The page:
Quantum Sufficit

Just Enough



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Am Fam Physician. 2000 Nov 1;62(9):1961-1962.

▪ Investing in a good crib for your infant could be a priceless step when it comes to saving your baby's life. A study published in the September issue of Pediatrics electronic pages shows that babies who are put to bed on improper surfaces have a greater risk of dying. Researchers found that of the 119 infant deaths in St. Louis between 1995 and 1997, more than half of the infants had been sharing sleep surfaces, and 17 of the infants had been trapped by the bed, the bedding or the body of a bedmate.

▪ Parents whose dietary pattern is a cycle of dieting, bingeing and dieting tend to raise overweight kids. That's one of the conclusions drawn from the Framingham (Mass.) Children's Study, in which 92 children were followed for six years. According to a report in a recent issue of Family Practice News, parents who alternate between disinhibited eating and dietary restraint raise children who gain the most body fat over time. Parental binge/diet habits seem to be a greater contributing factor in their children's weight gain than parental obesity.

▪ The beat goes on. An added benefit of cholesterol-fighting drugs may be that they also help prevent disturbances to normal cardiac rhythm. A study published recently in the Journal of the American College of Cardiology, focused on patients with a history of serious ventricular arrhythmia. Researchers found that patients who took lipid-lowering medications were half as likely to have a repeat episode of ventricular arrhythmia than patients who didn't take these medications.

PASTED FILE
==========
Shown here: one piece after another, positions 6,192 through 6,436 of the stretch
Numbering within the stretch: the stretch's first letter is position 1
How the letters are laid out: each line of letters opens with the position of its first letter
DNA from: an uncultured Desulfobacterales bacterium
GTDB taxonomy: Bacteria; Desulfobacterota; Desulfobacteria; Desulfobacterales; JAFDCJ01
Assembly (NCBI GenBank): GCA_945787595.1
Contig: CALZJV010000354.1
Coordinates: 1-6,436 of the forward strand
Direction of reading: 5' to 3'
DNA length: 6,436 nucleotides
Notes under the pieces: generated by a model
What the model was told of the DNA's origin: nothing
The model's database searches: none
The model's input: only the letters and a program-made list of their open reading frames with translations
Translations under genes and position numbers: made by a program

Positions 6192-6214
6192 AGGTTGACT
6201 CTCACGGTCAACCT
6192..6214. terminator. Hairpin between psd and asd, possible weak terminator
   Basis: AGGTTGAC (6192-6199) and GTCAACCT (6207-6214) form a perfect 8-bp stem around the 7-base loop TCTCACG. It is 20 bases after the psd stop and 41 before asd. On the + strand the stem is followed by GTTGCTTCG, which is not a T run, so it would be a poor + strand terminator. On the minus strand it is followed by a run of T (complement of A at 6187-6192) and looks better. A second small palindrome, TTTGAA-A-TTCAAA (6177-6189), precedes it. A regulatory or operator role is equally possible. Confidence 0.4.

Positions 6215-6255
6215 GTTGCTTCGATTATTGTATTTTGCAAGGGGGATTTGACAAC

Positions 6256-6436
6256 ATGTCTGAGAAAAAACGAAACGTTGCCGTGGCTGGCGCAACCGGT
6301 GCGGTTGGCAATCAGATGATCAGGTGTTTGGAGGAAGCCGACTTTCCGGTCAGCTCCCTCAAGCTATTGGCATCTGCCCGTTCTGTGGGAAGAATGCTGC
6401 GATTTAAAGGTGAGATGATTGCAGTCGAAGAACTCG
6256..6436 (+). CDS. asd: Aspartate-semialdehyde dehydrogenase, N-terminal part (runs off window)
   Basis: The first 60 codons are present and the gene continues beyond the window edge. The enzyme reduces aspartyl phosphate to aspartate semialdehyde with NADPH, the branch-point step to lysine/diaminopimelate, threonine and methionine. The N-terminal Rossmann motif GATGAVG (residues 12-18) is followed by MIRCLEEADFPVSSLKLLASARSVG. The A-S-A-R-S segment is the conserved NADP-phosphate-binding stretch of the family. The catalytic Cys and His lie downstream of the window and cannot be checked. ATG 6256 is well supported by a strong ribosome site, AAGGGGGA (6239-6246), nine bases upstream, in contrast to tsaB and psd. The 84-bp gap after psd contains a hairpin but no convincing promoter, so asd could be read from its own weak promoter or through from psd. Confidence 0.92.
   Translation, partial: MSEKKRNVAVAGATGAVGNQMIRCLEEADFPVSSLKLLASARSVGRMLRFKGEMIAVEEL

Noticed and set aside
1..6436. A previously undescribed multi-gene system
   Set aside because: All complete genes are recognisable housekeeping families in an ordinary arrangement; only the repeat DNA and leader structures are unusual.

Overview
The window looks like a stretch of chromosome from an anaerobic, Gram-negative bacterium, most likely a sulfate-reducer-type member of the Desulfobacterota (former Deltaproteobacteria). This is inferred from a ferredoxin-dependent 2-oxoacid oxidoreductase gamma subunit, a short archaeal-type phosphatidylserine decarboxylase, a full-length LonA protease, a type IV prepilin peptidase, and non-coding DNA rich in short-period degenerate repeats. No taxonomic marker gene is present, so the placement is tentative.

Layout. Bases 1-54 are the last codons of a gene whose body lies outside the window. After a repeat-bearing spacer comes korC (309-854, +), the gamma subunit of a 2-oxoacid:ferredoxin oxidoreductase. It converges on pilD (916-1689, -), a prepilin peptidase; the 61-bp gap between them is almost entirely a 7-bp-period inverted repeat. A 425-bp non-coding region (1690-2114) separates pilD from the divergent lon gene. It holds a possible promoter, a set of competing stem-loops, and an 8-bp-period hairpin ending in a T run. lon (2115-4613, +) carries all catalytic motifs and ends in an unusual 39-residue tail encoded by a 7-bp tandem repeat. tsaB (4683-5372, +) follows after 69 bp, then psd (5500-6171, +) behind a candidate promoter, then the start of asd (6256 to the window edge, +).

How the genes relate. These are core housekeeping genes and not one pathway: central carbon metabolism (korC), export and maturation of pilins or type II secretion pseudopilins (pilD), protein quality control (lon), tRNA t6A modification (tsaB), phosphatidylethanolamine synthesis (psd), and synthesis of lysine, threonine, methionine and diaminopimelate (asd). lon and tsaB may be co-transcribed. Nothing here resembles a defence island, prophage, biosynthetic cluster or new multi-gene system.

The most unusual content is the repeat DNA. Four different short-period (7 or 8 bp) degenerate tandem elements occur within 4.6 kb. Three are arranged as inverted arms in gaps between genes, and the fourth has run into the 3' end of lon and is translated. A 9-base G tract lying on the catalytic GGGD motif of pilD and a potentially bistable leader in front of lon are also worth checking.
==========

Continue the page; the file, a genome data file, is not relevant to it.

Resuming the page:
▪ It pays to practice what you preach. Thirty-five percent of female physicians take vitamin supplements on a daily basis. This is the same percentage of the general population taking daily vitamins, according to a study published in the American Journal of Clinical Nutrition.

▪ In the continuing saga of healthier air travel: a recent article in Air France News reports that the airline is designating all Air France flights smoke-free, starting this fall. The airline is aware that it will be difficult for some passengers, many of whom have spent years puffing away nonstop on long international flights, to comply with the new policy. In an effort to help, Air France is offering smoking passengers on-site airport consultation with a specialist to help them endure the torture of inhaling only clean air for several hours at a stretch. If that isn't enough, nicotine substitutes (2-mg microtabs) will be available from flight attendants on all long-distance flights.

▪ First the good news: the occurrence and mortality rates of all cancers have declined over the past 10 years in the United States. Now the bad news: according to an article published in the July/August issue of CA–A Cancer Journal for Clinicians, the incidence rates of melanoma continue to increase. Experts emphasize early detection and proper protection from the sun until they can determine what works best in preventing melanoma.

▪ According to a recent article in JAMA, motor vehicle crashes are the leading cause of death among U.S. teenagers 15 to 19 years of age. The incidence of fatal car crashes in 16- and 17-year-old drivers increased with the number of passengers they were carrying in their vehicles. The number of fatalities among drivers in this age group also increased when the passengers were male or traveling between midnight and 6 a.m.